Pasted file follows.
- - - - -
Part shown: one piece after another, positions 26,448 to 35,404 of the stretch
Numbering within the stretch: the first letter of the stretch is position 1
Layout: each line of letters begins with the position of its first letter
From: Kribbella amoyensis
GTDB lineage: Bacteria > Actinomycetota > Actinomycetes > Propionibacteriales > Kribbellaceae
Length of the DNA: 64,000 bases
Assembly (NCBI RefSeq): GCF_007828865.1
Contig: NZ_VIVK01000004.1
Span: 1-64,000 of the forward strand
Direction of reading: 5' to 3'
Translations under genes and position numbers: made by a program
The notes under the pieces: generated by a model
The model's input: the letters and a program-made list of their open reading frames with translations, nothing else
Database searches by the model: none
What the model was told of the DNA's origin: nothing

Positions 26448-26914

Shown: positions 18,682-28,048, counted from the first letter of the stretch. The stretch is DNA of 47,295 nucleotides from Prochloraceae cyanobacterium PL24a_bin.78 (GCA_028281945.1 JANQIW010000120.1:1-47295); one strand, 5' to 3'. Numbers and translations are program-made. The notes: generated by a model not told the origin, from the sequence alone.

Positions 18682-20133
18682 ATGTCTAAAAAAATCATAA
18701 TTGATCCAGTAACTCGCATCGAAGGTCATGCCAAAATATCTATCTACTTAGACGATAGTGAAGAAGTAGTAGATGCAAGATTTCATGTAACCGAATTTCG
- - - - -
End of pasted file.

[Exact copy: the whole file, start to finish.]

Part shown: one piece after another, positions 26,448 to 35,404 of the stretch
Numbering within the stretch: the first letter of the stretch is position 1
Layout: each line of letters begins with the position of its first letter
From: Kribbella amoyensis
GTDB lineage: Bacteria > Actinomycetota > Actinomycetes > Propionibacteriales > Kribbellaceae
Length of the DNA: 64,000 bases
Assembly (NCBI RefSeq): GCF_007828865.1
Contig: NZ_VIVK01000004.1
Span: 1-64,000 of the forward strand
Direction of reading: 5' to 3'
Translations under genes and position numbers: made by a program
The notes under the pieces: generated by a model
The model's input: the letters and a program-made list of their open reading frames with translations, nothing else
Database searches by the model: none
What the model was told of the DNA's origin: nothing

Positions 26448-26914

Shown: positions 18,682-28,048, counted from the first letter of the stretch. The stretch is DNA of 47,295 nucleotides from Prochloraceae cyanobacterium PL24a_bin.78 (GCA_028281945.1 JANQIW010000120.1:1-47295); one strand, 5' to 3'. Numbers and translations are program-made. The notes: generated by a model not told the origin, from the sequence alone.

Positions 18682-20133
18682 ATGTCTAAAAAAATCATAA
18701 TTGATCCAGTAACTCGCATCGAAGGTCATGCCAAAATATCTATCTACTTAGACGATAGTGAAGAAGTAGTAGATGCAAGATTTCATGTAACCGAATTTCG